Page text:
According to the United Nations, more than three weeks of Saudi airstrikes and renewed clashes between rival factions on the ground have led to the deaths of some 750 Yemenis and more than 150,000 being forced to flee their homes.
There are fears of humanitarian catastrophe. "The targets of the campaign include schools, homes, refugee camps, water systems, grain stores and food industries," warns the letter. "This has the potential for appalling harm to ordinary Yemenis as almost no food or medicine can enter."
The Saudi intervention followed the steady collapse of the government of President Abed Rabbo Mansour Hadi, who came to power with Saudi backing in 2012. A rebellion led by the Houthis, a Shiite political movement, seized Yemen's capital Sanaa last year. Hadi fled his sanctuary in the southern city of Aden last month as Houthi forces approached and is now in Riyadh.
A complex, local conflict has been overshadowed by the narrative of a regional proxy war between Saudi and Iranian interests. The Saudis, as well as Hadi, accuse the Houthis of being Iranian puppets. Some analysts say the connection between Tehran and the Houthis has been exaggerated.
American officials are believed to be displeased with the Saudi action; it's not clear quite what the Saudi endgame is now that a sustained military campaign is underway.
The full letter reads as follows:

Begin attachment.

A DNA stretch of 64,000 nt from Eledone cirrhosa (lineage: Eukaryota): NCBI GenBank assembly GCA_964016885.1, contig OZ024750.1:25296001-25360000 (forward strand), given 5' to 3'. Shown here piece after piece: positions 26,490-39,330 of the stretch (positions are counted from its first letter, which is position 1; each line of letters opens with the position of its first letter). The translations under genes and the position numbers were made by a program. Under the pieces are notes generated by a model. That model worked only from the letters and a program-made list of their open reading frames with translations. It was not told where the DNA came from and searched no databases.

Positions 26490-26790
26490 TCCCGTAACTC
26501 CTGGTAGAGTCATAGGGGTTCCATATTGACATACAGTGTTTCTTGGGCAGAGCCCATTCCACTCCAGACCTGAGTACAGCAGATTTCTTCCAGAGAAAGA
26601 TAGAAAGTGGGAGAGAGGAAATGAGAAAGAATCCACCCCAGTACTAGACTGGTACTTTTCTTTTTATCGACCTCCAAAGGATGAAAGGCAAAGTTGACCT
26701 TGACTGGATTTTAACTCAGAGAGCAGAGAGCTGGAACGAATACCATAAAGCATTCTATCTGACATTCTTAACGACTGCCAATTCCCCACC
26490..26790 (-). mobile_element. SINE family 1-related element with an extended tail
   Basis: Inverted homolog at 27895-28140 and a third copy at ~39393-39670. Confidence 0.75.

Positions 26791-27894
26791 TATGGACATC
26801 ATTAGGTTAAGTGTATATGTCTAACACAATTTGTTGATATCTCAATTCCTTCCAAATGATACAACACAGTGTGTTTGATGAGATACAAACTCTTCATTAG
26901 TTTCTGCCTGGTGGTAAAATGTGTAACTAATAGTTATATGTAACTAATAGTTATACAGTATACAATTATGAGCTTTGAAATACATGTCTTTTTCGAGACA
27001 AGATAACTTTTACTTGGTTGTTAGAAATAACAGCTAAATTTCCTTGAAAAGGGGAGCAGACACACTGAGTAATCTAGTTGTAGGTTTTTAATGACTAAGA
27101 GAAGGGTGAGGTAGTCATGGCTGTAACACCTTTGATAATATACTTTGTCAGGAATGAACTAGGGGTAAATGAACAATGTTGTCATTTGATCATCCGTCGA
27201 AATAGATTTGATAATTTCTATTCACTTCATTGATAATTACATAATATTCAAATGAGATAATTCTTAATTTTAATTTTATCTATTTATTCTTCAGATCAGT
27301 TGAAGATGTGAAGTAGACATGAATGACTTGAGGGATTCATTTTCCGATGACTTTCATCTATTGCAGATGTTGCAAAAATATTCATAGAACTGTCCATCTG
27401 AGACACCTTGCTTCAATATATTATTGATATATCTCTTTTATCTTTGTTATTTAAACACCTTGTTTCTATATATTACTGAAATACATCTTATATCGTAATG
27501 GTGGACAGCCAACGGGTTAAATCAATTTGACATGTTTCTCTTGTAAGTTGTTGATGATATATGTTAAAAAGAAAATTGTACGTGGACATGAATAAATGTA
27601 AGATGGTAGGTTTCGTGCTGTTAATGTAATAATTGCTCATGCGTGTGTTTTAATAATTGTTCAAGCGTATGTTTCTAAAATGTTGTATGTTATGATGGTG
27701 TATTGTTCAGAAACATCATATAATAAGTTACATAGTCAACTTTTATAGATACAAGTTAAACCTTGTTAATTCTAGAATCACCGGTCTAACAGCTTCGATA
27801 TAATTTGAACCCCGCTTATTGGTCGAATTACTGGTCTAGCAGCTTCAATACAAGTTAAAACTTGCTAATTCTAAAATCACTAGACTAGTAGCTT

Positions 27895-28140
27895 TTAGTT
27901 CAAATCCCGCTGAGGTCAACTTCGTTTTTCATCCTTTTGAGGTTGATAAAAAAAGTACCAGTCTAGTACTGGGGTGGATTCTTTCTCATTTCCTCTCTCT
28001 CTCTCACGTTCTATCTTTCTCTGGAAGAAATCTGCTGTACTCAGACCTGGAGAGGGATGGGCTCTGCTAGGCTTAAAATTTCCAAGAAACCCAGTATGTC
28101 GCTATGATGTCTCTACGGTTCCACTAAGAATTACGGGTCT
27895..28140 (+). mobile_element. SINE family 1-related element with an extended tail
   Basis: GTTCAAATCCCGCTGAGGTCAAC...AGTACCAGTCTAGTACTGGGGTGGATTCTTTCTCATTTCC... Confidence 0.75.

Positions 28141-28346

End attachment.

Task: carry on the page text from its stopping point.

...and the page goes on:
We write as scholars concerned with Yemen and as residents/nationals of the United Kingdom and the United States. The military attack by Saudi Arabia, backed by the Gulf Cooperation Council states (but not Oman), Egypt, Jordan, Sudan, the UK and above all the US, is into its third week of bombing and blockading Yemen. This military campaign is illegal under international law: None of these states has a case for self-defense. The targets of the campaign include schools, homes, refugee camps, water systems, grain stores and food industries. This has the potential for appalling harm to ordinary Yemenis as almost no food or medicine can enter. Yemen is the poorest country of the Arab world in per capita income, yet rich in cultural plurality and democratic tradition. Rather than contributing to the destruction of the country, the US and UK should support a UN Security Council resolution demanding an immediate, unconditional ceasefire and use their diplomatic influence to strengthen the sovereignty and self-government of Yemen. As specialists we are more than aware of internal divisions within Yemeni society, but we consider that it is for the Yemenis themselves to be allowed to negotiate a political settlement.Robert Burrowes, University of WashingtonSteve Caton, Harvard UniversitySheila Carapico, University of RichmondPaul Dresch, University of OxfordNajam Haidar, Barnard CollegeHelen LacknerAnne Meneley, Trent UniversityBrinkley Messick, Columbia UniversityFlagg Miller, University of California-DavisMartha Mundy, London School of EconomicsThanos Petouris, SOAS-University of LondonLucine Taminian, The American Academic Research Institute in IraqGabriele vom Bruck, SOAS-University of LondonLisa Wedeen, University of ChicagoShelagh WeirJohn Willis, University of ColoradoStacey Philbrick Yadav, Hobart and William Smith CollegesSami Zubaida, Birkbeck College, London
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